In Singapore, your network certainly works once you're here, but I think it's a good counter-example since I found my job at RBS after I finished my job at Société Générale without having any contacts. I applied using only a CV and cover letter via the company’s website like everyone else, and it was the same when I applied to JP Morgan. My last job was the only one I’ve found through my network in Singapore, which was six years in the making. So, I’ll say that it’s not true that you can’t do it without a network.
Do you think it’s easier to get hired in higher positions faster when you live abroad, particularly in Singapore?
Yes. I’ve managed to "move up the ladder" in the companies I’ve worked for here. You have to work hard - harder than others. You have to remember that we are "foreigners", and we have to prove that we are more valuable than a local. There's also a question of being able to manage your duties and do more than you're asked to do. Do you have the initiative needed in you or not, because that's usually what companies are looking for. When you’re able to find new solutions to problems that no one else has been able to solve is how you stand out and move up in a company faster than others. I think that I have a higher position today that I would have found in Europe. Compared to the positions I’ve held here at RBS and JP Morgan, people who have the same job in Europe are at least 10 to 15 years older than me, whether than in age or experience. I'm not a genius, but if I can do it, others can too. It’s doable, but requires it work.
What compelled you to stay in Singapore? Do you feel like you‘ve been successful in Singapore?
I’ve done well, which is why I’ve been here so long. I’ve because of the work opportunities, the salaries, and a tax system which is more advantageous. However, one thing you have to be realistic about is that, although we certainly pay a lot in taxes in France, we get very good health coverage, retirement, and unemployment benefits there. None of those exist here. If you don't have a job tomorrow, you don't have health coverage or unemployment. Plus, you have to take care of your retirement on your own. Another thing is that in children’s education in France is free. Here it is far from free, so, you have to compensate for that. But at the end of the day, I can do it. That's why I'm staying here.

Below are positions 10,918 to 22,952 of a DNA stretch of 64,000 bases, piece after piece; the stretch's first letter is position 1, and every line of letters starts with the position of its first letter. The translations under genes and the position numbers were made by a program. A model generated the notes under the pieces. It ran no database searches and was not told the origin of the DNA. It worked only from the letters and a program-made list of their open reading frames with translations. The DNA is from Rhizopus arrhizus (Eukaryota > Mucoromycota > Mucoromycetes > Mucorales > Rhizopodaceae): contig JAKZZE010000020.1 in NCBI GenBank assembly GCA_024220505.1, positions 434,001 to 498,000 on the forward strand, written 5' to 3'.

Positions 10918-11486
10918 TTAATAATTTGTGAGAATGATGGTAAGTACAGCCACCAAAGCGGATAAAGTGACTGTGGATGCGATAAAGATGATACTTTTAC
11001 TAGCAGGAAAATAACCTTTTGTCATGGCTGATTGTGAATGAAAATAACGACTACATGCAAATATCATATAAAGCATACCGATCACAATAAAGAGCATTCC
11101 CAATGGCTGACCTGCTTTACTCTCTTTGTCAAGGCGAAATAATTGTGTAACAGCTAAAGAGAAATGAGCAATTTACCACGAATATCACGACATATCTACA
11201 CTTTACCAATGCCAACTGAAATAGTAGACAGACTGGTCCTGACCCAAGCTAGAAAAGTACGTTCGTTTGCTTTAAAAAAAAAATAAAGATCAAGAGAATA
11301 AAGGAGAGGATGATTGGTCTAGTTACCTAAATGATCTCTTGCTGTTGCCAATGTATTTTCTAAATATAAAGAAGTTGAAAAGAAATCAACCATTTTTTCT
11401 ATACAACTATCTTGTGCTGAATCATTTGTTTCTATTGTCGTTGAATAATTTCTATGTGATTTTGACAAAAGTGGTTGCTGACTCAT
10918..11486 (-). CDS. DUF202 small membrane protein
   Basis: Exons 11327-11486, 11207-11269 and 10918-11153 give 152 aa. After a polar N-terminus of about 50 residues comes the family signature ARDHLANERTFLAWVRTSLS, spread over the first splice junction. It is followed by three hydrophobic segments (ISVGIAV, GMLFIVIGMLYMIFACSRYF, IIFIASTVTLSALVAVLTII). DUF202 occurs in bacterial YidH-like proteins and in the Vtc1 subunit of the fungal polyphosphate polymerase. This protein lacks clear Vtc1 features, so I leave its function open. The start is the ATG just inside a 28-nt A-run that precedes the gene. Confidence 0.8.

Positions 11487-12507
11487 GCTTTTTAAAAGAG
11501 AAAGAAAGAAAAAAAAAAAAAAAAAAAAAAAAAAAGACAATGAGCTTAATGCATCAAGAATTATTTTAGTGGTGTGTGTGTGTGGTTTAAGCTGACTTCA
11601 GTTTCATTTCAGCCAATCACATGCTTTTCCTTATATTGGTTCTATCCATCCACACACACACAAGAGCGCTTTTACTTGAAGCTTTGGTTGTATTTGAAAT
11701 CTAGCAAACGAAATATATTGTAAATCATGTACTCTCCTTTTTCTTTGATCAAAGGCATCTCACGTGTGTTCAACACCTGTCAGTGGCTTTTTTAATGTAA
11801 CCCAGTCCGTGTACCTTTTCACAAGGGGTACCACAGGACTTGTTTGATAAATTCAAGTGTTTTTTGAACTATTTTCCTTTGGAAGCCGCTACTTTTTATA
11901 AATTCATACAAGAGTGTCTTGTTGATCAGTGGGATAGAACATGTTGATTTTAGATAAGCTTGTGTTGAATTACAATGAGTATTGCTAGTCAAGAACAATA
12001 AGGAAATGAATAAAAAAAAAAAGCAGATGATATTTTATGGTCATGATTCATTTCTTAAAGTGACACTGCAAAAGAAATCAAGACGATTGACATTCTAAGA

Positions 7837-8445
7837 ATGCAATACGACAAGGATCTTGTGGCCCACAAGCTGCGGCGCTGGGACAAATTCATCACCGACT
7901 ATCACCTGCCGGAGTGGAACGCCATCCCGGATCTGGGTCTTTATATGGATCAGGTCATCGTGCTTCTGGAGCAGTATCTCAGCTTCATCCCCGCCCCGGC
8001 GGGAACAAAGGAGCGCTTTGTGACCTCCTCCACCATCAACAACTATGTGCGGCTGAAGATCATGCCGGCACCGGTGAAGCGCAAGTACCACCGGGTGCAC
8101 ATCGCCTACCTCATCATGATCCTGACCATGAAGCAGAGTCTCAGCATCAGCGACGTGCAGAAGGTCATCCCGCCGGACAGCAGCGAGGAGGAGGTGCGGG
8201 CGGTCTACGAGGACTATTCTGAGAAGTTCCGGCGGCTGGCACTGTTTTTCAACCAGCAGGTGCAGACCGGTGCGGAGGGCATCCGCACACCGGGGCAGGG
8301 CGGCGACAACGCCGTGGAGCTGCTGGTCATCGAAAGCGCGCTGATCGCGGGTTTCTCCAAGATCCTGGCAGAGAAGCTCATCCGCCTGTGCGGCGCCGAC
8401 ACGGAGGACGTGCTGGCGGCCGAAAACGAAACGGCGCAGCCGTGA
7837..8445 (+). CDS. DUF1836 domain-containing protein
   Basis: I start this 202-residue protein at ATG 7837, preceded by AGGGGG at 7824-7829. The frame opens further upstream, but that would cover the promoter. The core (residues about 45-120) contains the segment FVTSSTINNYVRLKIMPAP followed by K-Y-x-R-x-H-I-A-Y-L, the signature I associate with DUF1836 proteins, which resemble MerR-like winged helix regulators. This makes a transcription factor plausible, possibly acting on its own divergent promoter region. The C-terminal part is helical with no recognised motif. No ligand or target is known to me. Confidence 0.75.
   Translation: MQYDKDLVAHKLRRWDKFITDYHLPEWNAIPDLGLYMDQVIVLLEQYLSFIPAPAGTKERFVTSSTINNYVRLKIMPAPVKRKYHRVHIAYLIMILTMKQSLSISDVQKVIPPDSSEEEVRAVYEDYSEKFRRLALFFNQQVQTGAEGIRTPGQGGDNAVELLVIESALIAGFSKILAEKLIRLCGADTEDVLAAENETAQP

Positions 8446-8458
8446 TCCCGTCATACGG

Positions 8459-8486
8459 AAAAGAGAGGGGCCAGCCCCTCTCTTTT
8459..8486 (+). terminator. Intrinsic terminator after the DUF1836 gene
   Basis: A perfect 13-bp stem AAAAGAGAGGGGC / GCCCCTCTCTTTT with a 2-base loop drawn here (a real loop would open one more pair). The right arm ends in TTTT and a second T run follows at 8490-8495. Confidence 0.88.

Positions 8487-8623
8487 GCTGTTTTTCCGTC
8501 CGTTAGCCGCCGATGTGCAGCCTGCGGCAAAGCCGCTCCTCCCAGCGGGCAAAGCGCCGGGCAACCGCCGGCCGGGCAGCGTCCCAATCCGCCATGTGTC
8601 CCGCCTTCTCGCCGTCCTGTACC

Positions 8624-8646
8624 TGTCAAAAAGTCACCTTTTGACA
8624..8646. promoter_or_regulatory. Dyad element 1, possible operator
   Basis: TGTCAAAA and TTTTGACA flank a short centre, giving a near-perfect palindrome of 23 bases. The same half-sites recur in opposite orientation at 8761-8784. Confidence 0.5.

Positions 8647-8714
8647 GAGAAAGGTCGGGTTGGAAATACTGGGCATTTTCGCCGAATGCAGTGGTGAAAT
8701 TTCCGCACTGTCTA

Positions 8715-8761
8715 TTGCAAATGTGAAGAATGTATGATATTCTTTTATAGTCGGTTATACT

Do you have plans for the future? Do you want to stay here, go elsewhere, or go back to France?
I hope to stay here for a few more years. Go back to France? It's not a foregone conclusion, but maybe I’ll go back to Europe - Switzerland in particular. Any decision I make will be related to the type of work I do: international trade and commodity trading. In fact, there are six major international HUBs connected to my field: Shanghai, Hong Kong, and Singapore in Asia; Dubai in the Middle East; Geneva and London in Europe; and Houston in the USA. If I had to go back to Europe, it would certainly be either Geneva or London (but given what is going on in London right now, Geneva seems to be more reasonable).
I'm thinking of going back but in about 5 years. That will make 15 years here, and it might be time to do something else. In Asia, I had planned at one time to go to China because there is a lot of demand for my type of work, but life there is quite different. You’ll have a good quality of life there, but always be a little bit afraid of what you eat and what you breathe because it’s an extremely polluted country. In comparison, Singapore is very advanced and Europe is very good, but China is still a bit behind the times.
Do you have any advice for graduates or future graduates who’d like to move to Singapore?
Don't hesitate! Singapore is a very easy country to access when you’re coming from Europe. It’s not a "hard landing" in Asia. Everyone speaks English here, and it's very safe. I've never been afraid to go home at 4 am, nor have I ever asked myself if I was safe here. Even if you're far from home, it's a country with a very strong Western influence, so it's easy to adapt. If you really want to come and try it out, give it a go! It’ll cost you a few emails, phone calls, and hours of Skype, but I think that when you are a young graduate you can afford the time to do so. Asia in general is becoming more and more open to foreign profiles.
So, don't hesitate. Give it a try. The growth is in Asia. It’s not called the old continent for nothing!
Interview conducted in Singapore by Clémence, Stivell, Estelle, and Adel, students of the KEDGE Alumni Travel of Asia Pro-Act.